Friday, 25 March 2011

Article: A Message To Japan.

A Message To Japan 

Words and Images: Sebastian Gahan.

 It's now been nearly two weeks since the devastating twin natural disasters that hit Japan. For the first few days we watched the news in shock, awe at the scale of nature's unstoppable wrath. We've seen it before in many other countries via the same venue of the television but when the events directly affect you it's a dramatically different feeling altogether.

Messages from a local school make me smile.

My connection is that I lived in Japan, in Tokyo for a while and my partner is Japanese, as is my son. My in laws and some friends are in Tokyo and surrounding areas and you never ever think that something on the scale of what we've seen via truly fantastic - in both positive and negative connotations - will ever happen to anyone although it does. 

Reading the many blogs, tweets, Face Book posts, Mixi messages and newspapers and media of The UK and Japan you got a picture of the world ending. The scenes of houses washed away were like a Hollywood disaster movie and although a movie is usually fiction that can be stopped with a flick of the remote control the scenes on our television sets were hard and harsh reality. And, in the face of hard and harsh reality there is no choice but to react. 

Our first reaction was to check our friends and family were OK, and thankfully most of them were. Then came the constant checking of media in both the UK and Japan to see what was happening. Some were saying that there were differences in what was being reported, but for those not seeking conspiracies concerning lack of information concerning the Nuclear Reactors - The search of which I don't disapprove of, by the way... - it all amounted a simple human tragedy that no one, not even the beleaguered Japanese government could ever have imagined they would have to face.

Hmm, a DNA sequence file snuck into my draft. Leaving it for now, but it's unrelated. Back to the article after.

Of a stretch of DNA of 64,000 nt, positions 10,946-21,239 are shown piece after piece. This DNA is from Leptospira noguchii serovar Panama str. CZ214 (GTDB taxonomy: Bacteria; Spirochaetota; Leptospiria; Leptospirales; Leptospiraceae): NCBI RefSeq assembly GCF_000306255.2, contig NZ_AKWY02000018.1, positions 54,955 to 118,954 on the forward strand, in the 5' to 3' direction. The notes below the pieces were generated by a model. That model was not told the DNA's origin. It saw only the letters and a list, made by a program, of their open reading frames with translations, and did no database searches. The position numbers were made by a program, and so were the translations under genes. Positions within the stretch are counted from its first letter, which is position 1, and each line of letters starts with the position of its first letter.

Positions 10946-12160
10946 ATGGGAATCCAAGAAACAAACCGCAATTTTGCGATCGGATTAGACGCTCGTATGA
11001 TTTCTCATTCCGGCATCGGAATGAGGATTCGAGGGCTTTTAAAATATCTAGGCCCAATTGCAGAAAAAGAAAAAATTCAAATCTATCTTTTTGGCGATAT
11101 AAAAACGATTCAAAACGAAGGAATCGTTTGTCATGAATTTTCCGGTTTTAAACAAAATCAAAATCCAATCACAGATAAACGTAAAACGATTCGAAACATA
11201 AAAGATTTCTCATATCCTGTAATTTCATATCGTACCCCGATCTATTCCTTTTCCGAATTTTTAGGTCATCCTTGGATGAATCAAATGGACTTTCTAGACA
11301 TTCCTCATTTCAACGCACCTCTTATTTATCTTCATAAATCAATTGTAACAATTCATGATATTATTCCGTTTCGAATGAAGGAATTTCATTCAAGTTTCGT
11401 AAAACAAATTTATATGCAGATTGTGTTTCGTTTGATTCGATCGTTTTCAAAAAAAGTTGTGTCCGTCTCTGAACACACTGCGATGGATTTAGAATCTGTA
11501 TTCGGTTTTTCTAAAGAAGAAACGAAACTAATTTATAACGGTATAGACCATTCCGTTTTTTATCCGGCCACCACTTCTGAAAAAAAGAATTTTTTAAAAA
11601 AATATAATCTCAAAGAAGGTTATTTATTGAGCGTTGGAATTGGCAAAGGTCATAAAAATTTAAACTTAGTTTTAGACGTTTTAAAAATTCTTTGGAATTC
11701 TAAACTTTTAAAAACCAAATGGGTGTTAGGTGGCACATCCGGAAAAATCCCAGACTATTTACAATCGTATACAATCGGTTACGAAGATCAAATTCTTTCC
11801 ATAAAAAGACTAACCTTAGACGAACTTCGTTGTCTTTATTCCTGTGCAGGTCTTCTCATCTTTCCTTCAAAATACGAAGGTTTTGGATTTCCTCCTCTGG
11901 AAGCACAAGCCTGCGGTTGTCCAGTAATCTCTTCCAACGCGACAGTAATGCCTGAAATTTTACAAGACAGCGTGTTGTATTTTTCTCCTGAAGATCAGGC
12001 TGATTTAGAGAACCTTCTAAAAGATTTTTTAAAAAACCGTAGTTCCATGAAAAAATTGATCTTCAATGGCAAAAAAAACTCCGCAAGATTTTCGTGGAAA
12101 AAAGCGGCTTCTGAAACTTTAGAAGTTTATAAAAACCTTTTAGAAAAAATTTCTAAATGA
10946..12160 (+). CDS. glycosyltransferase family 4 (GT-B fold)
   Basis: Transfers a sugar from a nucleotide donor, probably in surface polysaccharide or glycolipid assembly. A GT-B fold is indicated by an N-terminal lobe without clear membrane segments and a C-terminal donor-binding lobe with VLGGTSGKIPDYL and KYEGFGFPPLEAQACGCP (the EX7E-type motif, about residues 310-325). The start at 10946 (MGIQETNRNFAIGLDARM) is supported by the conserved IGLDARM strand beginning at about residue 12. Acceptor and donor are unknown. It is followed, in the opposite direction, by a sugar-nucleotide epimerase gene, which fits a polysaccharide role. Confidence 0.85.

As a human being first and a journalist second, I consider that the human aspect is the most important and we should all do something to help those who make the world a better place. We all have a connection to Japan, be it friends, family, cars or even the microchip in our music player and although that seems a trite comparison, it all matters in days such as these. There is a lot that Japan has done for the world and a lot that we can do for Japan right now. You can say a prayer, send a gift to a friend in Japan, donate some money to help the rescue and rebuild mission, make a friendly phone call to a loved one who lives there and ask how they are. The list goes on, and it's down to the individual.

In the case of my partner and I we've been collecting messages of hope and encouragement for the people of Japan and have set up a blog where these messages can be read by the whole world. There are many people in Japan from many different places in the world and they all have been affected in various ways such as loss, displacement, grief and much more than that. If you have any messages for the people of Japan please send them to the address at the end of this article. 

In the meantime life goes on for everyone and in the way that they do Japan is getting through the crisis admirably. They have been here before but never on this scale and I am sure that the future is bright for Japan.

Many thanks for reading this, 

Sebastian Gahan.

Please send all messages to

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